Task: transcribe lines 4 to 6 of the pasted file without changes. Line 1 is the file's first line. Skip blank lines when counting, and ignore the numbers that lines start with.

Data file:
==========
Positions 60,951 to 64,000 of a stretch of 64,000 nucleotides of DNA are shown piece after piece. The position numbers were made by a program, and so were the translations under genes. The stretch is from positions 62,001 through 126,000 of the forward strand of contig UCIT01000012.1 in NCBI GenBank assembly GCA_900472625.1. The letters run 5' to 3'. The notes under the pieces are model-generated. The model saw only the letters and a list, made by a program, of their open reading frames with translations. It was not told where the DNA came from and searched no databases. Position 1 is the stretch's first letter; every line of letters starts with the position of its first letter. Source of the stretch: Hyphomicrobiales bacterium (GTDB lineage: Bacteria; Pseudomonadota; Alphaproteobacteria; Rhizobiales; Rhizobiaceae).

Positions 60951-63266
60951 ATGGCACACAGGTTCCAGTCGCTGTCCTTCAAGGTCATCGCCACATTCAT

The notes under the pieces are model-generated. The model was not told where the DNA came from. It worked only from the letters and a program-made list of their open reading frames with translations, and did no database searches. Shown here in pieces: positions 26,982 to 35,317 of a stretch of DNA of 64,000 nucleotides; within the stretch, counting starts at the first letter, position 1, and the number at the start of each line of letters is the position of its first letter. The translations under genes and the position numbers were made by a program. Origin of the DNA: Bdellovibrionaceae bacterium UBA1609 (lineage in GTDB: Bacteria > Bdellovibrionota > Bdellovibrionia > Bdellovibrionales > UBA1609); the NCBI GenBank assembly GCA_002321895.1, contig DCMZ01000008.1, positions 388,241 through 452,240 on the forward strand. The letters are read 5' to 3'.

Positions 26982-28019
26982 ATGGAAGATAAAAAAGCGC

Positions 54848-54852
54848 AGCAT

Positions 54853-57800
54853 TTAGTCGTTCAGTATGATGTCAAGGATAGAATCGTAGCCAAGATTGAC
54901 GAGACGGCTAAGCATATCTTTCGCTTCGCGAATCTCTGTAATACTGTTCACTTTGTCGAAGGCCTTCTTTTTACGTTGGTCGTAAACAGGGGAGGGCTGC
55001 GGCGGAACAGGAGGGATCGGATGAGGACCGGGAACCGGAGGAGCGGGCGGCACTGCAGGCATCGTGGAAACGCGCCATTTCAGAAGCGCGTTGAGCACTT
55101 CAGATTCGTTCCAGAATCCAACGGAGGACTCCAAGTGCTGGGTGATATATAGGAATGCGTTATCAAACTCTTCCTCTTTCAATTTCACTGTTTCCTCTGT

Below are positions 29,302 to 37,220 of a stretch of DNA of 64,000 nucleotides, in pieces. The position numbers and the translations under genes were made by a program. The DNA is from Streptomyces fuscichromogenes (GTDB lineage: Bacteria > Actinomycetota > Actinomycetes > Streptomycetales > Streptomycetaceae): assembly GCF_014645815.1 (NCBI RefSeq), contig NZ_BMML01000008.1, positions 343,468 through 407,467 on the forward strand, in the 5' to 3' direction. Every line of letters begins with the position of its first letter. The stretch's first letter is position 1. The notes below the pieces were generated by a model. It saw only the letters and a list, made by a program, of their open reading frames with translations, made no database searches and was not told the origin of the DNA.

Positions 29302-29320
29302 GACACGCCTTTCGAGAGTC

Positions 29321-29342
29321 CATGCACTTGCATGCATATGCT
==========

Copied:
The notes under the pieces are model-generated. The model was not told where the DNA came from. It worked only from the letters and a program-made list of their open reading frames with translations, and did no database searches. Shown here in pieces: positions 26,982 to 35,317 of a stretch of DNA of 64,000 nucleotides; within the stretch, counting starts at the first letter, position 1, and the number at the start of each line of letters is the position of its first letter. The translations under genes and the position numbers were made by a program. Origin of the DNA: Bdellovibrionaceae bacterium UBA1609 (lineage in GTDB: Bacteria > Bdellovibrionota > Bdellovibrionia > Bdellovibrionales > UBA1609); the NCBI GenBank assembly GCA_002321895.1, contig DCMZ01000008.1, positions 388,241 through 452,240 on the forward strand. The letters are read 5' to 3'.

Positions 26982-28019
26982 ATGGAAGATAAAAAAGCGC